Monday, January 19, 2009

I HEAR DEAD PEOPLE : The R&B, Soul, Ska & Rock Stars, Dead in 2008

Time and storage space constraints made it difficult to give a musical sample for every major musician who died in 2008. Omissions reflect the Illfolks taste (or lack of it), since much of what's on the blog simply comes from grabbing what's handy in the archives and shelves of Ill Central.
So without further adieu, at least a mention of some guys who aren't represented in the download below:
The last major musician to evade the Grim Reaper was Freddie Hubbard (70), the great jazz trumpet legend, who died on December 29th. A day earlier, December 28th, Vincent Ford departed. Just how much of a music legend he is, depends on whether he actually wrote Bob Marley's hit "No Woman No Cry." Most say that Ford, who ran a soup kitchen in Jamaica, was generously handed the songwriting credit by Marley so that royalties would go directly to Ford's charity enterprise.
Ray Ellis (85) was a great musician and orchestra leader, Norman Whitfield (68), the Motown songwriter behind "I Heard It Through the Grapevine." Few were as great on sax as Johnny Griffin (80), and Ira Tucker (83) was the lead singer for The Dixie Hummingbirds.
Cliff Nobles (64) may have the oddest credit in Top 10 history: a hit record without being on it. Nobles was a singer, and he thought he had a hit with "Love is All Right." On the flip side was an instrumental arrangement titled "The Horse." Radio stations flipped over the B-side, and it reached #2 in the charts...with the credit going to the man (who played no instrument, only sang) and not his band.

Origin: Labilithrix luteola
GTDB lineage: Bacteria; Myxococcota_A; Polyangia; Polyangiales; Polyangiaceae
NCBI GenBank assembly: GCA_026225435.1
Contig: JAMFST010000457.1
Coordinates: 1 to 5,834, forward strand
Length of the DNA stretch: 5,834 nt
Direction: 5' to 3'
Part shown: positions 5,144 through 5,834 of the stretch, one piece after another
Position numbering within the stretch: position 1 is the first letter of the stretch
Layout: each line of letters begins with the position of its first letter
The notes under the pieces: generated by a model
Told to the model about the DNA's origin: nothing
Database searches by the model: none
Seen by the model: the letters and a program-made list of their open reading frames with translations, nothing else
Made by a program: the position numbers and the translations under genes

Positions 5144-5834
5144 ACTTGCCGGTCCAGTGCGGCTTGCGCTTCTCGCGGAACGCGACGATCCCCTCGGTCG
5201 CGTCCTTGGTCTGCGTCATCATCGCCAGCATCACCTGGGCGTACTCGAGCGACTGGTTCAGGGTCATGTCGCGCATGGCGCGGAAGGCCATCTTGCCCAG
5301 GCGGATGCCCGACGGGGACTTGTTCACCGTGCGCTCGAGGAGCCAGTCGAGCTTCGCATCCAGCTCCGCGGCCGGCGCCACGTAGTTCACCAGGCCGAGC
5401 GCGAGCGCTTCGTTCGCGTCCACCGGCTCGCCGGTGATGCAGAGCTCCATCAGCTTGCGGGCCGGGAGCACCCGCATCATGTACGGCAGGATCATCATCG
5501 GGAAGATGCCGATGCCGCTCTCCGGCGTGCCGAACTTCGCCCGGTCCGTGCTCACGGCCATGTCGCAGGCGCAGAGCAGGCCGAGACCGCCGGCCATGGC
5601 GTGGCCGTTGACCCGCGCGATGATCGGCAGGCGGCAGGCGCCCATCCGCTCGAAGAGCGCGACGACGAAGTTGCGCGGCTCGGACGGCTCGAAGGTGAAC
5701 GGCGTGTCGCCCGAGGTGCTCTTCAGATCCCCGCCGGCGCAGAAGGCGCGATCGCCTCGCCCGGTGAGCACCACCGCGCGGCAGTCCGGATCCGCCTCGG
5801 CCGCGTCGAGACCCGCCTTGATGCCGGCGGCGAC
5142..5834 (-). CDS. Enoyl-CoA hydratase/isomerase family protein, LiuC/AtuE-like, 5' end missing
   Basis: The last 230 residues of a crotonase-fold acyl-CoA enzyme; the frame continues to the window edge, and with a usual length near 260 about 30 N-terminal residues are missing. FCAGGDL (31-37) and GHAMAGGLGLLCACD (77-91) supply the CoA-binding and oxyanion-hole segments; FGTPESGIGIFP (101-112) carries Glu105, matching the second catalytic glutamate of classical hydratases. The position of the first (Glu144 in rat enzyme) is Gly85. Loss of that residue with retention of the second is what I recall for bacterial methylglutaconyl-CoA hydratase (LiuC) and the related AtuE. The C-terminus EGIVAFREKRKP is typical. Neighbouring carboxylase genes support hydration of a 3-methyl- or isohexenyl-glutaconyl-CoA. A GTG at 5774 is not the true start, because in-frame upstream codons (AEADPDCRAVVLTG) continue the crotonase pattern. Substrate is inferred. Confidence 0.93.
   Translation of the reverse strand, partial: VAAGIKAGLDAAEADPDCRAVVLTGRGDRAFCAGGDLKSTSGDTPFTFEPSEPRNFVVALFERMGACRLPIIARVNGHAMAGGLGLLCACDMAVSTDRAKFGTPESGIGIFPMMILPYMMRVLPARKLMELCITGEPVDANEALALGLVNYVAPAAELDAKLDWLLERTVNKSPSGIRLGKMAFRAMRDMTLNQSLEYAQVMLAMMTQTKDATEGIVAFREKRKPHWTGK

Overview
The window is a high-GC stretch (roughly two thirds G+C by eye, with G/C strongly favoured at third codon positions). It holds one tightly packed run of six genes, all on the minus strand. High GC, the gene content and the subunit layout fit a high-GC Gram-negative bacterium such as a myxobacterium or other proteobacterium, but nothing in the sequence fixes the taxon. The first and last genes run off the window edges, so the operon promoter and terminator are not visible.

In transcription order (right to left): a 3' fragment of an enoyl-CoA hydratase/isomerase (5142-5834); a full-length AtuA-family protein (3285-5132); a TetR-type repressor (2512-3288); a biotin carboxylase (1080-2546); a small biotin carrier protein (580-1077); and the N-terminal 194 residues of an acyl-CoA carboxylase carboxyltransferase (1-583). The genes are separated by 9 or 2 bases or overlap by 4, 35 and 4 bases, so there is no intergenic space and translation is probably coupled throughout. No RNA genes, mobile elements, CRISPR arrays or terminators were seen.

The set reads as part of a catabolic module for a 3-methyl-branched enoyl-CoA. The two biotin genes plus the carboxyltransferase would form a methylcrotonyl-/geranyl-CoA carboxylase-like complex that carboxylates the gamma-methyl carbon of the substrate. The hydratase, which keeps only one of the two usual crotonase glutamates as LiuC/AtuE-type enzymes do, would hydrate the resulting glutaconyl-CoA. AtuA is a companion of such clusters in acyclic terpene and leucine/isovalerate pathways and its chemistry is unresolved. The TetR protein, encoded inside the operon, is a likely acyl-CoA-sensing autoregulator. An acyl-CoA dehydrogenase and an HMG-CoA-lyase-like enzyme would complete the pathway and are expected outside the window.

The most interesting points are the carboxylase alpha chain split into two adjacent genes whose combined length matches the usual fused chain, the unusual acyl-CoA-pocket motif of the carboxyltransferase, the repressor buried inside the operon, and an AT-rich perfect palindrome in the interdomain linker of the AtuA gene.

A special mention for a non-singer who is represented below. Jerry Wexler was one of the great music producers, and his range was phenomenal. He sensed what Bob Dylan wanted for "Slow Train Coming" and booked studio time and musicians in Muscle Shoals, the flavor just right for Bob's gospel inspiration. For Big Joe Turner's "Shake Rattle and Roll" Wexler actually sang on the chorus, along with another Atlantic Records legend, Ahmet Ertegun. He brought Dusty Springfield to a comfortable urban studio in New York so she could complete her historic "Memphis" sessions, singing to all the music laid down in Tennessee. And while he didn't have to do much except let Ray Charles sing, and The Drifters drift, quite often Wexler stepped in to coach an artist...notably directing pauses in Wilson Pickett's delivery of "In the Midnight Hour." And representing his diverse work, the download features Professor Longhair's "Tipitina" (Wexler inspired that song by asking his singer to lay down a tune similar to "Tee Nah Nah") and the Dire Straits' "Lady Writer," another example of Wexler's choice of location (the Bahamas) helping him get what he wanted from his this case, a richer, bluesier sound. Wexler also produced Willie Nelson, James Booker, Aretha Franklin, Etta James and many, many more.
In your download:
Bo Diddley (Run Diddley Daddy, Mumblin' Guitar), Nappy Brown (Something Gonna Jump Out the Bushes), Levi Stubbs of the Four Tops ("I Can't Help Myself" sung in Italian, plus In These Changing Times), Isaac Hayes (Never Can Say Goodbye, Out of the Ghetto), Byron Lee (Soul Ska), Alton Ellis (All My Tears Come Rolling, If I Could Rule This World), Bill Coday (60 Minute Teaser), Jeff Healey (While My Guitar Gently Weeps, Someday, Someway), and for producer Jerry Wexler: Professor Longhair's Tipitina and Dire Straits' Lady Writer.
Hear Dead People R&B/Soul/Rock 2008 Update 2011: it died on Rapidshare, resurrected via Box.

No comments: